Dear friends, I am so happy for you to meet Heather. I’ve known her for awhile now but over the past few months, we’re getting to know one another even better. I am so often blessed by what she shares on her blog: Musings on the Move
This weekend I was traveling, and taking a ton of photos. I do that a lot these days, take photos. But this weekend I noticed something – my favorite type of photo to take is a close-up, a precisely focused image, something composed and clutter free.
Sounds nice, right? It did to me, until I started thinking about it. What does this mean about who I am? About my personality, my life? Why am I afraid to look at the big picture sometimes? Why do I choose to see everything as isolated moments rather than in the proper context?
I pondered. I reflected. I talked to my husband.
I kept wanting to put a positive spin on things: “It just means I don’t like clutter….the surroundings distract. I like order. I like calm. I like focus; focus is good. I like beauty, that’s not a bad thing. I don’t like clutter and distractions; that’s a good thing, too, right?”
He hesitated. He waited. He didn’t jump in and agree right away. He gave me time to offer the other view….
“….or you think it means I need to stop being so nit-picky? Stop looking at the little things and remember the big picture? You know, sometimes with the boys….I get a little (or a lot) frustrated by the little things they do, and I forget to remember that over all, in the grand scheme of things, they are really good kids…..”
Yea, this time he nodded in agreement. I wasn’t thrilled. But he was right. I need to shift my focus.
I need to learn to look at the whole person when I look at my child; to look at the whole situation not the one frustrating event.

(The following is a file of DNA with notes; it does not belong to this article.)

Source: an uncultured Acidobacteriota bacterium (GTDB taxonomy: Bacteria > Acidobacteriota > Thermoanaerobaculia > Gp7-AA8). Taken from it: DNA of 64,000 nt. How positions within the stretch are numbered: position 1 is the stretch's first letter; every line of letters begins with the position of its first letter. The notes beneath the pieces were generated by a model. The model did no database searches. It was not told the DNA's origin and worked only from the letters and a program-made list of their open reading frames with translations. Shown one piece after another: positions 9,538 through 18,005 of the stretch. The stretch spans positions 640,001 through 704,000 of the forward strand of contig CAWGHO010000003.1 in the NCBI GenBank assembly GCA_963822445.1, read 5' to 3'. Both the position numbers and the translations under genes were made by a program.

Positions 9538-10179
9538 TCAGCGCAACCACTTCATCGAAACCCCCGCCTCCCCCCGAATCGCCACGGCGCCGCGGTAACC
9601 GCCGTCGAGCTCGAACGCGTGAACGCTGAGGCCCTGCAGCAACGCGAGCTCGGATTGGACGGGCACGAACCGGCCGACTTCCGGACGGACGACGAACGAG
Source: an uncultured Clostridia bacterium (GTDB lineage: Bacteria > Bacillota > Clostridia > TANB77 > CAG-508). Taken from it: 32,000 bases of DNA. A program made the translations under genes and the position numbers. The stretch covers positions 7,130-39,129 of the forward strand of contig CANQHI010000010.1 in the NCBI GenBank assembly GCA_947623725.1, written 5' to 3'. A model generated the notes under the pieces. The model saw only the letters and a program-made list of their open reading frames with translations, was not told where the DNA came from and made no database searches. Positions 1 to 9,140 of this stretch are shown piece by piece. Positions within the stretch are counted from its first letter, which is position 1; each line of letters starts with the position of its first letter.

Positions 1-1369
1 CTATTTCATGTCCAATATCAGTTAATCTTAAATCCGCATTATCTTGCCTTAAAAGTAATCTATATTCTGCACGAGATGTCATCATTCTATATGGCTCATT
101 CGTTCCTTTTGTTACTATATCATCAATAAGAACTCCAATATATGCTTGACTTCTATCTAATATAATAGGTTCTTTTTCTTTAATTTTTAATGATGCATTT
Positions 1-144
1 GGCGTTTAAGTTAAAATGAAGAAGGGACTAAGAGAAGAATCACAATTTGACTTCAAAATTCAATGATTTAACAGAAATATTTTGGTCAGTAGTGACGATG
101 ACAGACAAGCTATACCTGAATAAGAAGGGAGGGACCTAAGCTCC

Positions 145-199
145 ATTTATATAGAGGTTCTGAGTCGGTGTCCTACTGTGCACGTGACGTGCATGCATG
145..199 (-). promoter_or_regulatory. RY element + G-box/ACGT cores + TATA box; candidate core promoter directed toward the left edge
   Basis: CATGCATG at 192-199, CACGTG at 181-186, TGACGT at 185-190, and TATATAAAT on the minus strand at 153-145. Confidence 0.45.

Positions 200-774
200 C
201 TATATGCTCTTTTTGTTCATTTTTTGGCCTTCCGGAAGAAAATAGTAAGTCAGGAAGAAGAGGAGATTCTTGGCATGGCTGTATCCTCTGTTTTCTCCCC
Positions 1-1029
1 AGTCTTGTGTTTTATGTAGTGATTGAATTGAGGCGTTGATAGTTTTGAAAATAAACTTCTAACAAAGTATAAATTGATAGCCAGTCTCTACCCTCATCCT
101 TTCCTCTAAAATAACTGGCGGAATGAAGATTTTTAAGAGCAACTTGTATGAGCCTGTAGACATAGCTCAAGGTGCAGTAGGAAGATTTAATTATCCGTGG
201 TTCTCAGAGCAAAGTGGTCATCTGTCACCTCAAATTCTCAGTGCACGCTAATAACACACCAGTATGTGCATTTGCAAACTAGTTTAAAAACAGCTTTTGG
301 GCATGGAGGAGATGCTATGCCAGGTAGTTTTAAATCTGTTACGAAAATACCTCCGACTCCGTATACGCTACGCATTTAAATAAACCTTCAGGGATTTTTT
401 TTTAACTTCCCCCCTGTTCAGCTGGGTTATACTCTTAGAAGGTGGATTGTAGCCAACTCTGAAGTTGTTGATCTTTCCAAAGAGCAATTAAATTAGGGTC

That’s so hard for me. I spent a while trying to justify this – I’m training them up; it’s my job to teach them, to correct them when their behavior is less than ideal.
“Train a child in the way he should go, and when he is old he will not turn from it.” –Proverbs 22:6
Right? Well, it is. That’s true. It’s also my job to focus on the good I see in my children, not the bad.
“Finally, brothers, whatever is true, whatever is noble, whatever is right, whatever is pure, whatever is lovely, whatever is admirable – if anything is excellent or praiseworthy — think about such things.” –Philippians 4:8
And it is my job to “…spur (them) on to love and good works…” Hebrews 10:24
…to remember as I correct that I am speaking to a lovingly created human being, a boy becoming a man
These frustrating behaviors are only a bit of who they are, a bit of the sin nature we all have.
I need to focus on the fact that they are most likely copying that which they see in me – if I model for them things which are praiseworthy, they will in turn model the same, and this vicious cycle will one day see its end.
I need to remember that focusing on those things which are good applies not just to the culture around me, but to the family around me and the people I encounter. To think on the good in them, not the bad. To see in them the image of my Father, for he tells me it is there in each of us. To see the big picture, and take the details in context for a change.
I know my boys will thank me for it, and my home be a more pleasant place when I do.
Father, help me to see my boys as you do, to love them with my words, actions and tone of voice. Help me to see the big picture and not focus on the little things all the time, especially when it comes to my boys. I can only do this through your strength. Amen.
I asked Heather to give me an example of a photo she’d taken. Isn’t this beautiful?
She said the bigger picture was that the entire roadway was lined with these flowers making a blanket of beautiful color!
Thank you Lord for Heather’s insights. Thank you for her heart to share. Pour out your blessings on her today. Give her safety on her trip and time to ponder the bigger picture. Draw her ever nearer to You Jesus…as she and her husband seek you in raising their little men to become mighty men of God! In Your Holy name, AMEN